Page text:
Increasingly, analysts in Poland, based on harsh statements by Ukrainian politicians, claim that Ukraine is already leaning and intends to continue to lean on Germany after the war in building its position in relations with the European Union. Do you agree with this assessment by Polish analysts? And if so, are you not concerned that Germany will once again disappoint Ukraine and put Russia’s interests above Ukraine’s?

    I don’t think that situational statements by individual Ukrainian officials can be the basis for analysts’ long-term strategies or forecasts regarding Ukraine’s international position in Europe, especially after the war. It is short-sighted to speak of Ukrainian-Polish and Ukrainian-German relations as mutually exclusive alternatives.

    Ukraine’s relations with Germany, as one of the leading EU countries, are and have always been very important. However, already at the beginning of the 2022 war, it became obvious that the development of this relationship is an extraordinary challenge for Ukrainian diplomats. The fact that Germany is now providing military assistance to Ukraine is a major breakthrough or rather a step towards entering a new level of cooperation. This has been made possible by dozens of factors, with the war being the decisive factor here. But it did not work automatically, because in the first days of the Russian attack, the behind-the-scenes talks of the German authorities were not at all about the readiness to save an independent Ukraine.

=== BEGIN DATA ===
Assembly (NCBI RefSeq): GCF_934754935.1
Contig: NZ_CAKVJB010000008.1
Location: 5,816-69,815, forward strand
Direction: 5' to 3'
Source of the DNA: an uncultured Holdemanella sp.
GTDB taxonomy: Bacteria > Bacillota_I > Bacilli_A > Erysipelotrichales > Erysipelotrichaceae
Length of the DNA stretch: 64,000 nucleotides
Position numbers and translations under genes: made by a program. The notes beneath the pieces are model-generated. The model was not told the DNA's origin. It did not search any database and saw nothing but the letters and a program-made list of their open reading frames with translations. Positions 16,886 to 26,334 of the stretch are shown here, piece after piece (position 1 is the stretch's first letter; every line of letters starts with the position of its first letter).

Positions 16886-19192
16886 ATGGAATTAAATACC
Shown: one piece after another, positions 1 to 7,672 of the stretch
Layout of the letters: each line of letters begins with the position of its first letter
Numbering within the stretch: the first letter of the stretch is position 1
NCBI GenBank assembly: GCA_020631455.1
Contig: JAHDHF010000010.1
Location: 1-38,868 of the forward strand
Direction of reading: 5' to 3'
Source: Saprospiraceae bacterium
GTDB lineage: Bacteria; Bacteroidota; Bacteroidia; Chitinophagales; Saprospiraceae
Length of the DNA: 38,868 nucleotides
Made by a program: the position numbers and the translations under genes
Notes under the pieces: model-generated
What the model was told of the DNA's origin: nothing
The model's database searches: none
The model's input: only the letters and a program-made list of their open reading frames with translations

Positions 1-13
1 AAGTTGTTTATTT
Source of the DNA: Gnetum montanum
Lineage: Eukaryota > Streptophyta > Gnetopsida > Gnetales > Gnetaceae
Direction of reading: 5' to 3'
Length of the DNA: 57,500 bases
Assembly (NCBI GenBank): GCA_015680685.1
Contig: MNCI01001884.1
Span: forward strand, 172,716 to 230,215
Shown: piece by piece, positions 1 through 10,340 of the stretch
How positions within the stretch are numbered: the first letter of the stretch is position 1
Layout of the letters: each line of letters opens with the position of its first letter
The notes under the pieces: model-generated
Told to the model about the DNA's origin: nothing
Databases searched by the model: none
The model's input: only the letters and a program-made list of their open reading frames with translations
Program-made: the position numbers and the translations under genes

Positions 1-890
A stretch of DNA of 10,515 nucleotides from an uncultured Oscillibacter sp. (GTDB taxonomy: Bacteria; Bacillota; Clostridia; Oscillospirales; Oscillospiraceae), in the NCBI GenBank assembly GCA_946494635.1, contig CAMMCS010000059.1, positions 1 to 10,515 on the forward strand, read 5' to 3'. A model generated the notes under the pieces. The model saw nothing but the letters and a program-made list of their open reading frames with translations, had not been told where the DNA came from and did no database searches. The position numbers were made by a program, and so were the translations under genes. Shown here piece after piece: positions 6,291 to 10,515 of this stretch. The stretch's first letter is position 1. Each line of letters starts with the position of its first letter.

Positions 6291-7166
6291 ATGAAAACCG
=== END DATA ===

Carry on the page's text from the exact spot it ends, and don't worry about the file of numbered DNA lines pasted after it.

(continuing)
The war changed the sceptical German view. Although, let’s be honest: this “progress” began with the mass graves of peaceful residents of the Kyiv region and the air raids by Russian aircraft on residential buildings in Mariupol and Borodianka. I say this in order not to make an accusation against anyone. No one was ready for all this, either politically or psychologically. We all remember that there is a background behind this mistake costing human lives.

    In the history of Ukrainian-German cooperation, there have been some very unpleasant ‘moments of truth’ when certain influences were revealed, going so deep that such a thing could hardly have been expected in Ukraine’s third decade of national independence. Not only in Germany but also in other European countries, such as Hungary, there was and is a cohort of politicians who view Ukraine from Europe through the prism of a Russian vision. And that vision is the reconstruction of the Soviet Union. As former President Kwasniewski once successfully joked about Russia’s restoration of the Soviet anthem: “Russia never changes the music. Its interest in Europe lies in legitimising its influence over the former Soviet republics to make them quasi-states. A political ‘fifth column’, supported by Moscow, is working in the name of this idea. This is a long-term investment by the Kremlin, and the common task of the European continent is to bankrupt this corporation of Russian influence and sabotage. There is clearly progress in this common cause.